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New Zealand volcano: Police recover six bodies

By Darryl Coote & Danielle Haynes
New Zealand volcano: Police recover six bodies
New Zealand officials plan to return to the island to recover two more bodies. Photo courtesy of Auckland Rescue Helicopter Trust/EPA-EFE

Dec. 12 (UPI) -- Emergency officials on Friday recovered the bodies of six people killed in a volcanic explosion on New Zealand's White Island.

The National Emergency Management Agency said they believe there are eight bodies on the island, also known as Whakaari. Deputy police commissioner Wally Haumaha said police planned to return to the island for the remaining two bodies, though declined to offer a timeline.

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Officials transported the six bodies on the HMNZS Wellington to Aukland to be claimed by their families.

The New Zealand Ministry of Health said 17 people injured in the volcanic blast remained in the hospital, 13 in critical condition.

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Officials carried out the recovery operation Friday despite worsening conditions on the volcanic island and an increasing probability of a second eruption.

Deputy police commissioner John Tims said in a statement read by Civil Defense Emergency Management Director Sarah Stuart Black during a press conference that he was briefing families on the plan Thursday afternoon.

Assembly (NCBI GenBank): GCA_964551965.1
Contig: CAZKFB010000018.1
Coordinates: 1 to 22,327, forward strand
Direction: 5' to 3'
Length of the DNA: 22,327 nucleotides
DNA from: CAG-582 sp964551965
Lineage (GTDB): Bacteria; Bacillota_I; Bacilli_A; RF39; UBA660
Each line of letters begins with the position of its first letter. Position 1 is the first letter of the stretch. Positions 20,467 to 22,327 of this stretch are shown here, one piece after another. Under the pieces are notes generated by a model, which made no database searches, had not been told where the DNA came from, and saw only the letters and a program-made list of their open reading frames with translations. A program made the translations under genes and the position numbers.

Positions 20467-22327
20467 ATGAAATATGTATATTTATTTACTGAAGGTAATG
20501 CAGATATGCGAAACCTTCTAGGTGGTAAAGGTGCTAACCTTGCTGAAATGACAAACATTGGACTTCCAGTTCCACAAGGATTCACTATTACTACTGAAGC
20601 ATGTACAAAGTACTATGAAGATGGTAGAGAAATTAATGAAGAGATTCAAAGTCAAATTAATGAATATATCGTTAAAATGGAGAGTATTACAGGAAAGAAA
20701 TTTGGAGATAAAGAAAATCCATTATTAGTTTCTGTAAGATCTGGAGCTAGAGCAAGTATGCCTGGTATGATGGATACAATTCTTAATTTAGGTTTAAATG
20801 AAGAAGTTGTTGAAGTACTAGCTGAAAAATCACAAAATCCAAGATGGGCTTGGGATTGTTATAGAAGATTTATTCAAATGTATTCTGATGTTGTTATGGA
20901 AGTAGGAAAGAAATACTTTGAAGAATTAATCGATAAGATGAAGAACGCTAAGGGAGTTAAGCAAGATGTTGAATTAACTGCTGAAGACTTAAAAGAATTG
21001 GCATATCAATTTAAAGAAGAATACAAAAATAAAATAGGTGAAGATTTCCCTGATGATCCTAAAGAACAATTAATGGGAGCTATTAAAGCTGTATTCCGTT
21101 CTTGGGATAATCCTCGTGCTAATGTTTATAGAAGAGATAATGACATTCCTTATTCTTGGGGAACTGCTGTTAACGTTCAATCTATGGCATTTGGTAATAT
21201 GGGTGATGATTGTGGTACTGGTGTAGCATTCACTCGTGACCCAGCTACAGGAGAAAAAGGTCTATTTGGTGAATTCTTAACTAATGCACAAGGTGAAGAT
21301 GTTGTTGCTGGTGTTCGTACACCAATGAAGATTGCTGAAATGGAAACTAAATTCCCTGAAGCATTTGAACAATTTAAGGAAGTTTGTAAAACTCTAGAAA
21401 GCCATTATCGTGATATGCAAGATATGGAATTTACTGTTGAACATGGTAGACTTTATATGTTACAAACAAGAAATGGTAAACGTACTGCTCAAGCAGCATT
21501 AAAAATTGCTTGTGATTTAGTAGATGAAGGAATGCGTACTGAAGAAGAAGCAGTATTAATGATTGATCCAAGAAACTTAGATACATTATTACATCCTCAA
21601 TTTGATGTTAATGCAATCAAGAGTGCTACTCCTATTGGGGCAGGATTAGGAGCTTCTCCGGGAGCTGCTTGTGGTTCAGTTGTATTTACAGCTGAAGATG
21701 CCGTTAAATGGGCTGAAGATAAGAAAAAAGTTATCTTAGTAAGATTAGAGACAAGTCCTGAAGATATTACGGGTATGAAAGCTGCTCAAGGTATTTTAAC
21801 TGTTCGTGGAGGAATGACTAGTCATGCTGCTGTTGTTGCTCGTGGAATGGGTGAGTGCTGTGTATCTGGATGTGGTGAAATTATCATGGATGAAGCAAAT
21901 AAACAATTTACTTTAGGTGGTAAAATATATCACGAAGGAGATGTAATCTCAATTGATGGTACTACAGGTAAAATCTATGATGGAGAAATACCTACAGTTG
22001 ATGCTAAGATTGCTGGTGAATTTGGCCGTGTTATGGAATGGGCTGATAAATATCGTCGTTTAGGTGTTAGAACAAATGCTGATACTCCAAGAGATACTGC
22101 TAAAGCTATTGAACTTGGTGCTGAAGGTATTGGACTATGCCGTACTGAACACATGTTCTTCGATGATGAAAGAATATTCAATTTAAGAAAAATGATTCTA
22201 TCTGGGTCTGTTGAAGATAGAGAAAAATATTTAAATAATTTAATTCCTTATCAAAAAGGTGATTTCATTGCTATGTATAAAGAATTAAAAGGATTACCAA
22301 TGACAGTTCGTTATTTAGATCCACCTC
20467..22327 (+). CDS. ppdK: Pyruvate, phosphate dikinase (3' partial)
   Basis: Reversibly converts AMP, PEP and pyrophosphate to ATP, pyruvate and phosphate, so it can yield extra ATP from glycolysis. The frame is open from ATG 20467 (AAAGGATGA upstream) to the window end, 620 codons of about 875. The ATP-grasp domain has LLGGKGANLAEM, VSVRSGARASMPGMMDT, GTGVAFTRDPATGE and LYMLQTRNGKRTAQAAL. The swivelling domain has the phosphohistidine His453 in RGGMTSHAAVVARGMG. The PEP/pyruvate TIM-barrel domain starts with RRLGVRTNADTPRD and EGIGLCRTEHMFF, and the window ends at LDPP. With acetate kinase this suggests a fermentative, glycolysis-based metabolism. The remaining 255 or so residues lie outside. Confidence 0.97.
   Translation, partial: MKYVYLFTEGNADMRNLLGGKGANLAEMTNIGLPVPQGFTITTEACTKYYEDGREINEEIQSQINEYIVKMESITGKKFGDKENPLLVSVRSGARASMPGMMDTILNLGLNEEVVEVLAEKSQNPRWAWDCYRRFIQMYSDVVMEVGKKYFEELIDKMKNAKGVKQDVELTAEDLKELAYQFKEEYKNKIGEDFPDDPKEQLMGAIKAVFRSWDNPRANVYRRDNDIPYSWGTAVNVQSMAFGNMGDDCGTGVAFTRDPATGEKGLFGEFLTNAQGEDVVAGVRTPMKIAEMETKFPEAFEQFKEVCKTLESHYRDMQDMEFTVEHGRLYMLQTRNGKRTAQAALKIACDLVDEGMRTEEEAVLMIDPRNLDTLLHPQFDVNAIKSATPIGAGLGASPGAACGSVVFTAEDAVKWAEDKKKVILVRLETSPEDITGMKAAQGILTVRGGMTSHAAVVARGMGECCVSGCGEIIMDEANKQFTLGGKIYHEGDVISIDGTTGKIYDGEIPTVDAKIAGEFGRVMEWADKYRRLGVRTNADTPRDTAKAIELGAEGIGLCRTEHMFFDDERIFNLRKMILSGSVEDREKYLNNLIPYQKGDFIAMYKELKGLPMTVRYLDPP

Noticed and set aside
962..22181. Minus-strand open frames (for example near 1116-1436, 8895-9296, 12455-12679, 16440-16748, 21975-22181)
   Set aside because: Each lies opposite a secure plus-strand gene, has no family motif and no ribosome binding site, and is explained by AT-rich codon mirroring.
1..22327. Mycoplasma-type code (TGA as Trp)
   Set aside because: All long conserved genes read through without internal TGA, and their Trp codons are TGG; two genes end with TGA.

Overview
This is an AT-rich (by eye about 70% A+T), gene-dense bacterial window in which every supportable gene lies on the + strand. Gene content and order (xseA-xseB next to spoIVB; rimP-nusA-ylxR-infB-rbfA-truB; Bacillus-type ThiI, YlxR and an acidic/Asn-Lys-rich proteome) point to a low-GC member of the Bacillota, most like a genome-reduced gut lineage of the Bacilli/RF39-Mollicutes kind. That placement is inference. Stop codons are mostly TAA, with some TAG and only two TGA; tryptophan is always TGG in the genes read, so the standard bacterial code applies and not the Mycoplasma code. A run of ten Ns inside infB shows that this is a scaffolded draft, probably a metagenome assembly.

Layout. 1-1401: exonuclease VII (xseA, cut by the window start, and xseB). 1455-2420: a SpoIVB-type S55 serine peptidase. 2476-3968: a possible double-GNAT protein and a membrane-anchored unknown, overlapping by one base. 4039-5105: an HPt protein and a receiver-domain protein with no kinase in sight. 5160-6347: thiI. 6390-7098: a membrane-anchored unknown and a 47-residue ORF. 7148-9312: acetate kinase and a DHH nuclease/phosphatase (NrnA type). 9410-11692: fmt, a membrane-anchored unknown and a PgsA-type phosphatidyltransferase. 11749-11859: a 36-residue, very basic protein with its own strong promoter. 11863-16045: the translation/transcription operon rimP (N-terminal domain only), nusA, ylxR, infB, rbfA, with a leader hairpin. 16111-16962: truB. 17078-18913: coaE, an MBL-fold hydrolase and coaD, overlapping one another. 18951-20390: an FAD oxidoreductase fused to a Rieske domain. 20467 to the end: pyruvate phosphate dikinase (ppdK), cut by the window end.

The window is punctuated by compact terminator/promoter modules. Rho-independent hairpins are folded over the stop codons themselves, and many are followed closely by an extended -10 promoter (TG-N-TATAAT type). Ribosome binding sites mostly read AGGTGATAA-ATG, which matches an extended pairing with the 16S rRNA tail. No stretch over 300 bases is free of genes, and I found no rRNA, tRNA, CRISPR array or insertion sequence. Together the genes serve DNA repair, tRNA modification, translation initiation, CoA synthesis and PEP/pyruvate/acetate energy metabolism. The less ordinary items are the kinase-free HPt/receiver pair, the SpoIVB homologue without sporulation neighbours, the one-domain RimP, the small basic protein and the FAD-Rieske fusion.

GNS volcanologists Graham Leonard said the status of the island was uncertain, volatile and worsening with the probability of a second eruption within the next 24 hours increasing from 40 percent to 60 percent for Wednesday to 50 percent to 60 percent on Thursday amid an increasing tremor.

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"Today is less safe than yesterday and the day before," he said, adding that GNS declined to advise police on the mission. "The police make their own decisions."

Black said she stands by the police and it was their decision to carry out the mission despite the risks involved.

"This is a police decision," she said. "They will take account of the risk assessment and taken all of those risk factors and informing their decision but at the end of the day it will be their decision and I will support them."

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There are more than 20 government and support agencies providing assistance to the response, Black said, and each is "100 percent committed to the recovery and return of the bodies of those still on the island."

The death toll increased after two U.S.-born brothers died from injuries sustained during the Monday eruption.

Matthew Hollander, 13, and Ben Hollander, 16, died in the hospital. Their parents, Martin and Barbara, were missing, according to the boys' Knox Grammar School in Australia where they moved to six years ago from Chicago.

Forty-seven tourists, including nine Americans, were on the island Monday when it erupted.

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